Pope seeks to reassure Moneyval inspectors of Vatican’s financial operations

Pope Francis sought to assure Moneyval inspectors of the Vatican’s financial operation last week that his financial reforms are underway.

His assurances followed a financial scandal at the Holy See that resulted in him dismissing a senior cardinal.

Speaking to Moneyval inspectors from the Council of Europe’s financial monitoring arm, Francis outlined the recent actions he has undertaken to make Vatican finances more transparent.

He pointed to his approval in June of sweeping new rules for procurement and spending meant to cut costs, ensure transparent competition and reduce the risk of corruption in awarding contracts.

“You cannot serve both God and money,” he noted.

Last month, Francis sacked Italian Cardinal Angelo Becciu, accusing him of embezzlement and nepotism. Becciu has denied the accusations.

Moneyval is making one of its periodic inspections. In these, it checks to ensure the Vatican is complying with international norms to combat money laundering and financing of terrorism.

“The measures that you are evaluating are meant to promote a ‘clean finance’, in which the ‘merchants’ are prevented from speculating in that sacred ‘temple’,” Francis said.

Over the past week, Italian media have published a series of interviews with a woman called Cecilia Marogna who says she received 500,000 euros from Becciu through a company she started in Slovenia. The money’s purpose was to run a “parallel diplomacy” to help missionaries in conflict areas.

Marogna’s work for the Vatican’s Secretariat of State was not previously known.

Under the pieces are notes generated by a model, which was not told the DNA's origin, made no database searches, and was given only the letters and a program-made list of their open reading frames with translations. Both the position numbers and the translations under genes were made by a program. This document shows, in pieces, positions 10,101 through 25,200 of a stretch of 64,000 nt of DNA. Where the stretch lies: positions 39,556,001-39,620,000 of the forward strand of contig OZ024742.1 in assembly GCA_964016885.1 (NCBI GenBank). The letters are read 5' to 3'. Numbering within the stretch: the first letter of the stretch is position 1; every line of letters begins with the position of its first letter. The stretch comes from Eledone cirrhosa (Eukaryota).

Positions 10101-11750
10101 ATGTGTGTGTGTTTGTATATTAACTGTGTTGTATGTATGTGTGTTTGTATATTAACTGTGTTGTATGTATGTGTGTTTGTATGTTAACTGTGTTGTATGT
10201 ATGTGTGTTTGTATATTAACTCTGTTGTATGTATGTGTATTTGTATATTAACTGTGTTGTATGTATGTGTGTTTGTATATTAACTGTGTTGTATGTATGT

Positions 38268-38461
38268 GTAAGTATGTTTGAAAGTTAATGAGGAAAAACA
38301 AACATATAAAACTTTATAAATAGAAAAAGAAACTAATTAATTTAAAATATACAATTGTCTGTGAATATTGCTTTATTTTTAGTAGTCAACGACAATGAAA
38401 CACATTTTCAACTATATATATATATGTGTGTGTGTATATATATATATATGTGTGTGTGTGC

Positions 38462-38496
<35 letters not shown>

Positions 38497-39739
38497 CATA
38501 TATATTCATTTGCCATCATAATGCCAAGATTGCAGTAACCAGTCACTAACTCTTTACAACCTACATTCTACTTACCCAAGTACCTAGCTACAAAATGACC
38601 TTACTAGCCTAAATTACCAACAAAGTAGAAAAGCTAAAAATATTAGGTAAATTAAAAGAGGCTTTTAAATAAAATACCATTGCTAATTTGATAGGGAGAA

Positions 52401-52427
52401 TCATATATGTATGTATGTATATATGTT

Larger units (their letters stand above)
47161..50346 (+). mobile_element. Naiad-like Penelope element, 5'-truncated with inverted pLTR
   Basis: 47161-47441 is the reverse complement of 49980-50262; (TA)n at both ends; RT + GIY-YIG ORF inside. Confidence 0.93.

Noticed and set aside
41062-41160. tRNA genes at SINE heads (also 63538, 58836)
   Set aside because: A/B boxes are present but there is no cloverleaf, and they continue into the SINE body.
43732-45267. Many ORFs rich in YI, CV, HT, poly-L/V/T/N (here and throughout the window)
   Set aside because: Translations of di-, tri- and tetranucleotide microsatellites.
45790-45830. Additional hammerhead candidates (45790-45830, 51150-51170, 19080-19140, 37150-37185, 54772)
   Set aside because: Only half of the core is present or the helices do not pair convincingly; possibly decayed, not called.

Becciu’s lawyer, Fabio Viglione, told Reuters news via an email that his client (who was the second in command at the Secretariat until 2018) knew Marogna but that his dealings with her had been “exclusively about institutional matters”.

Viglione did not, however, mention Marogna’s comments about the funds.

Marogna, 39, who like Becciu is from Sardinia, did not reply to a phone message from Reuters.

In his email, Becciu’s lawyer also denied Italian media reports that his client had sent money to Australia to help enemies of Cardinal George Pell.

Pell, who is the former Vatican economy minister, had accused Becciu of blocking Vatican financial reforms and after Becciu was fired, Pell said the pope “is to be thanked and congratulated”.

Moneyval has given the Vatican increasingly positive evaluations since its first inspection eight years ago. However, it has also lamented the slowness of its judicial arm in carrying out investigations and bringing suspects to trial.


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